insepection - have failed the tire inspection as
    the front tires rotated to the back - had worn
    out central treads. i put in new tires.
    dealer told me that since its front wheel drive
    they wear out faster. i have rotated tires earlier.

    either bad quality tires or something with seinna
    front tires design.
  • Wondering if anyone else has had this problem...

    Just got a new 2003 Sienna. The sun visor, when pulled down and pushed against the driver's side window (protecting my eyes from the sun coming in from the left), will swing out and hit me in the head during right turns. It doesn't stay in place.

    Has anyone else had a problem with this?
  • pjksrpjksr Posts: 111
    My visor is nice and firm, and doesn't move. Not sure if you can adjust it--can you? 2002 LE.
  • Doesn't appear that I can adjust it. And, a correction, it's the left turns which causes the visor to swing out.

    It happens on the passenger side as well (but it takes a pretty hard right turn for that one).

    But, I don't see how it can be adjusted. Do you think the service department would address this? It's really a pain, getting hit in the head every left turn (while the visor is against the side window).
  • steverstever Viva Las CrucesPosts: 41,972
    The loose visor should be a "fit and finish" issue that your dealer should be happy to fix for free. Yours is a newish one right?

    Steve, Host

    Moderator
    Minivan fan. Feel free to message or email me - stever@edmunds.com.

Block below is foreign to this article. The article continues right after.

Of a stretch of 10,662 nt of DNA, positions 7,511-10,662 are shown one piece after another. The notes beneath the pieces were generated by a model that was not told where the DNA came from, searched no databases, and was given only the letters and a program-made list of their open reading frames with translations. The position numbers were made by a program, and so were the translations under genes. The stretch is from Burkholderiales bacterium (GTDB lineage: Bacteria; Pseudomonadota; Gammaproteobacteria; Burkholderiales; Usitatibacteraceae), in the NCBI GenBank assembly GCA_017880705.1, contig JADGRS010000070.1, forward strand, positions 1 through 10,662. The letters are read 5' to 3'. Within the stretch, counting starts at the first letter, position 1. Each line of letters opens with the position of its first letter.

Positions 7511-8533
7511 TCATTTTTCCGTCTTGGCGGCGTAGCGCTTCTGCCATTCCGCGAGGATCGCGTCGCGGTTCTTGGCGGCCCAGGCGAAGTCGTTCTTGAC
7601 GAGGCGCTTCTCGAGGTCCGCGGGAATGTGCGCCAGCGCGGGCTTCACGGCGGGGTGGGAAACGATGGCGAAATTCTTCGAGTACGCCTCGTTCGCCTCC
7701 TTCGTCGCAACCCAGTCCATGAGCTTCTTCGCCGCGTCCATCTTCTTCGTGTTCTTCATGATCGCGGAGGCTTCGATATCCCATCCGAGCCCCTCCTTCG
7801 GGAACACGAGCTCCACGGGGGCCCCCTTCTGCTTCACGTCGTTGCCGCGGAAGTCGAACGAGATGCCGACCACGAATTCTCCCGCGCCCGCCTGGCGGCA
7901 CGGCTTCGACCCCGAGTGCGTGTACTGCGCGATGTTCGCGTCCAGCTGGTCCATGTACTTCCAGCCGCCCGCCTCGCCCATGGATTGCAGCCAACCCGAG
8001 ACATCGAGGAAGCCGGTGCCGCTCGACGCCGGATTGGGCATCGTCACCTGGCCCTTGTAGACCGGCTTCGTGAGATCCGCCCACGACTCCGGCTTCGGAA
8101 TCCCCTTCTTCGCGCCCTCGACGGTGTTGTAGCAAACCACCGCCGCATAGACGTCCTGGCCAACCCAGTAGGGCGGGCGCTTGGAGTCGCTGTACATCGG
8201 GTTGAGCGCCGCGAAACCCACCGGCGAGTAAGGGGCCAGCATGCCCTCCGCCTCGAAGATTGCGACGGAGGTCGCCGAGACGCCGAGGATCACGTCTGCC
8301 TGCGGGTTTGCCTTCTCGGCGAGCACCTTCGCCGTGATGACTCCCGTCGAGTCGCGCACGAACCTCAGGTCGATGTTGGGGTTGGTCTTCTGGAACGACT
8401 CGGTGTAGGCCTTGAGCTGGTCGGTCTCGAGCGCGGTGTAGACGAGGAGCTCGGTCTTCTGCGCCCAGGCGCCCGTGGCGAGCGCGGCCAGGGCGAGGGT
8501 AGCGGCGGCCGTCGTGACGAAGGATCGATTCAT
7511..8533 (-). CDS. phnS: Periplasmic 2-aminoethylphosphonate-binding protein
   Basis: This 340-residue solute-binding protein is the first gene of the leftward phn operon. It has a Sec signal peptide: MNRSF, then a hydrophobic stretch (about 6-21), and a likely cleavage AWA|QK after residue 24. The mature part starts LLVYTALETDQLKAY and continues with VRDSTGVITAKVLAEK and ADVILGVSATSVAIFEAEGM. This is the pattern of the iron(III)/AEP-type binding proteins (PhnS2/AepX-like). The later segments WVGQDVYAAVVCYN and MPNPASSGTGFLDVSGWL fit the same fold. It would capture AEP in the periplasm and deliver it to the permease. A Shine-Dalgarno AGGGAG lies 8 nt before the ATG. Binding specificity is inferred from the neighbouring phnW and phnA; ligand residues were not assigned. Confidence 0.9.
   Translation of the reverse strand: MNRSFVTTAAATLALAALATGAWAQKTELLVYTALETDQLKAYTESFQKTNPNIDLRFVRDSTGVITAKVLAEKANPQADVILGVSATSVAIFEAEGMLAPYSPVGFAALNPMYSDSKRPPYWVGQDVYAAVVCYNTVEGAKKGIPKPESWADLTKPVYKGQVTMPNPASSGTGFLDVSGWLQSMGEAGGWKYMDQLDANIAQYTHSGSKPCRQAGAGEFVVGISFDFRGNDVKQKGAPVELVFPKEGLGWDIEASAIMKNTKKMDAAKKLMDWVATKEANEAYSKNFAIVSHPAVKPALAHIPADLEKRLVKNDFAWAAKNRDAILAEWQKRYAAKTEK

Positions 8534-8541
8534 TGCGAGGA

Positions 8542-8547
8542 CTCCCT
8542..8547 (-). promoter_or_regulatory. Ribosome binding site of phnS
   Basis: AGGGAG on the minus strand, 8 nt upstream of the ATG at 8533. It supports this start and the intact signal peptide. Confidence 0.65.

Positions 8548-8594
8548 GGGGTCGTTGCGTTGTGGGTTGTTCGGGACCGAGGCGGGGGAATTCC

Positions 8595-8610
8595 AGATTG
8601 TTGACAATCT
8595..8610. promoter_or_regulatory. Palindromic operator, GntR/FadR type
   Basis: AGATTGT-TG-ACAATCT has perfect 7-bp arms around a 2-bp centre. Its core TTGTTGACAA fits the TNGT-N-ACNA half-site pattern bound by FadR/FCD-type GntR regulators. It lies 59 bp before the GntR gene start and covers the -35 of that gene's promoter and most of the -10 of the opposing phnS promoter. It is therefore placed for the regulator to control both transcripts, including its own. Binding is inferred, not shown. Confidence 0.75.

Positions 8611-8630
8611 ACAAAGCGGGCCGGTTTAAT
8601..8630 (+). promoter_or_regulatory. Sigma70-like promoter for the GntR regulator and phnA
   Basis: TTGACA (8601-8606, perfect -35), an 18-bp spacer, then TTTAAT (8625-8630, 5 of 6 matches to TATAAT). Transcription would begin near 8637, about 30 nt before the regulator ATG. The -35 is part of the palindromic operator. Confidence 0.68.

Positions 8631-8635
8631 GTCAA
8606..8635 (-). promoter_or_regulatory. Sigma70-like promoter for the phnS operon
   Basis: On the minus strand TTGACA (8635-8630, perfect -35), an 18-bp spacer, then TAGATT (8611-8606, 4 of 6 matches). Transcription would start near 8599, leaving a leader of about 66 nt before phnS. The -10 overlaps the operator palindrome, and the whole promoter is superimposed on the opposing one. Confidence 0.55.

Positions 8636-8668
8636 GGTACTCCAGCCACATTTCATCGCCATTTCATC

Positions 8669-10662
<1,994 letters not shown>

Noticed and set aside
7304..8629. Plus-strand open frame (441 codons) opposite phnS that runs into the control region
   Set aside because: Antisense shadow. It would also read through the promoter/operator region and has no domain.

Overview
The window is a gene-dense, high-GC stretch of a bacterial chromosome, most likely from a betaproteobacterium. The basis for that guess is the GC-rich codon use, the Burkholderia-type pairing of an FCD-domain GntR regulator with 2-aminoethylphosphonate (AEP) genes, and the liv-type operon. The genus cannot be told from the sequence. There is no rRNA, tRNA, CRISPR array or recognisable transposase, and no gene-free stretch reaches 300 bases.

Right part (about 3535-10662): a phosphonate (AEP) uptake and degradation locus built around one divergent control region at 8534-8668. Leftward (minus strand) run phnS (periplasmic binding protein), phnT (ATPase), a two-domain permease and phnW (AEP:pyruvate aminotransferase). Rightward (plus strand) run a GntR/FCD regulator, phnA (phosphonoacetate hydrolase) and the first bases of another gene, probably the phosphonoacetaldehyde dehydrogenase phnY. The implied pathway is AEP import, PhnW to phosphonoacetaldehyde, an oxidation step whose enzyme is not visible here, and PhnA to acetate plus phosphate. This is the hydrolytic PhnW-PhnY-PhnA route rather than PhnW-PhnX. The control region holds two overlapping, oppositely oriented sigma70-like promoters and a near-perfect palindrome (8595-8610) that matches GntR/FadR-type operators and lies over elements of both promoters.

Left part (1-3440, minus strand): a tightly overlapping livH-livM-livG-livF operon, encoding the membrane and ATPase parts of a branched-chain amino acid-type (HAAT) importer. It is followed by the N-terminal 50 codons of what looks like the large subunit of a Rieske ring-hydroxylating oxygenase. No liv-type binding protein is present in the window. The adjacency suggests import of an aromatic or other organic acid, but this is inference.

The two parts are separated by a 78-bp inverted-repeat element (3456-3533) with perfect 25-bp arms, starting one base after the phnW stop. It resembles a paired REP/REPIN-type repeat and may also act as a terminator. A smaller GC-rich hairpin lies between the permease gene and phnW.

• Yes. Just bought it on Saturday.

    What's "fit and finish" mean?
  • steverstever Viva Las CrucesPosts: 41,972
    Usually there's a "fit and finish" warranty on new cars (often ~12,000 miles/one year). It's intended to cover niggling little defects like your visor, or alignments, for example. Stuff that the factory (or dealer prep) missed that affects how parts fit, etc.

    Steve, Host

    Moderator
    Minivan fan. Feel free to message or email me - stever@edmunds.com.

  • Does anyone else experience squeaking brakes that sound like you need to replace them on their 2001 Sienna minivan? My van is 20 months old and at every braking opportunity, i.e. stoplights and traffic, the brakes squeak, squeal, and it sounds like I need to replace them - the dealer tells me I have 85% of the life left and there's nothing they can do.
  • pn6pn6 Posts: 14
    Has anyone been concerned about the inadaquate illumination the back up lights provide? The taillight assembly for the backup lights is very small, and the problem compounds with the privacy glass. We find it very hard to back up unless there are other sources of light.
    The dealer insists the b/u lights are to advise those behind us that we are backing up, not to light the area.